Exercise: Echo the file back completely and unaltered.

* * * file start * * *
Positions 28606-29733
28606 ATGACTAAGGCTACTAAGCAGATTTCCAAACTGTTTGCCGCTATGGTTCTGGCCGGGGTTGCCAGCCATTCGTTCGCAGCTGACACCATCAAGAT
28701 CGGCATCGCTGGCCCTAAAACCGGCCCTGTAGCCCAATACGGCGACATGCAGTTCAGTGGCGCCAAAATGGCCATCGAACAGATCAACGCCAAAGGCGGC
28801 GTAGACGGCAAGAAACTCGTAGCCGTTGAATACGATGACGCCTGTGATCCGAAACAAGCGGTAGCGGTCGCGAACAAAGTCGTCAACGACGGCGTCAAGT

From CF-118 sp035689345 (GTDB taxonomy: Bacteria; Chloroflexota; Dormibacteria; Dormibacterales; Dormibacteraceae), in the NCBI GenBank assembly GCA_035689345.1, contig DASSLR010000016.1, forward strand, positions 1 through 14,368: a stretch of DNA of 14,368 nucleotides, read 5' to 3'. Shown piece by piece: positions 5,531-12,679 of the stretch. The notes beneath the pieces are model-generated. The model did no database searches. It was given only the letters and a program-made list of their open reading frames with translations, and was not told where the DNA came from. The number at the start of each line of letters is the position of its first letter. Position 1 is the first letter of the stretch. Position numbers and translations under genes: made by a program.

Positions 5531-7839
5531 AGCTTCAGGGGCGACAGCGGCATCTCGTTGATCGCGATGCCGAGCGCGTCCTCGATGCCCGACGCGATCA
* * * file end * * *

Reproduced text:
Positions 28606-29733
28606 ATGACTAAGGCTACTAAGCAGATTTCCAAACTGTTTGCCGCTATGGTTCTGGCCGGGGTTGCCAGCCATTCGTTCGCAGCTGACACCATCAAGAT
28701 CGGCATCGCTGGCCCTAAAACCGGCCCTGTAGCCCAATACGGCGACATGCAGTTCAGTGGCGCCAAAATGGCCATCGAACAGATCAACGCCAAAGGCGGC
28801 GTAGACGGCAAGAAACTCGTAGCCGTTGAATACGATGACGCCTGTGATCCGAAACAAGCGGTAGCGGTCGCGAACAAAGTCGTCAACGACGGCGTCAAGT

From CF-118 sp035689345 (GTDB taxonomy: Bacteria; Chloroflexota; Dormibacteria; Dormibacterales; Dormibacteraceae), in the NCBI GenBank assembly GCA_035689345.1, contig DASSLR010000016.1, forward strand, positions 1 through 14,368: a stretch of DNA of 14,368 nucleotides, read 5' to 3'. Shown piece by piece: positions 5,531-12,679 of the stretch. The notes beneath the pieces are model-generated. The model did no database searches. It was given only the letters and a program-made list of their open reading frames with translations, and was not told where the DNA came from. The number at the start of each line of letters is the position of its first letter. Position 1 is the first letter of the stretch. Position numbers and translations under genes: made by a program.

Positions 5531-7839
5531 AGCTTCAGGGGCGACAGCGGCATCTCGTTGATCGCGATGCCGAGCGCGTCCTCGATGCCCGACGCGATCA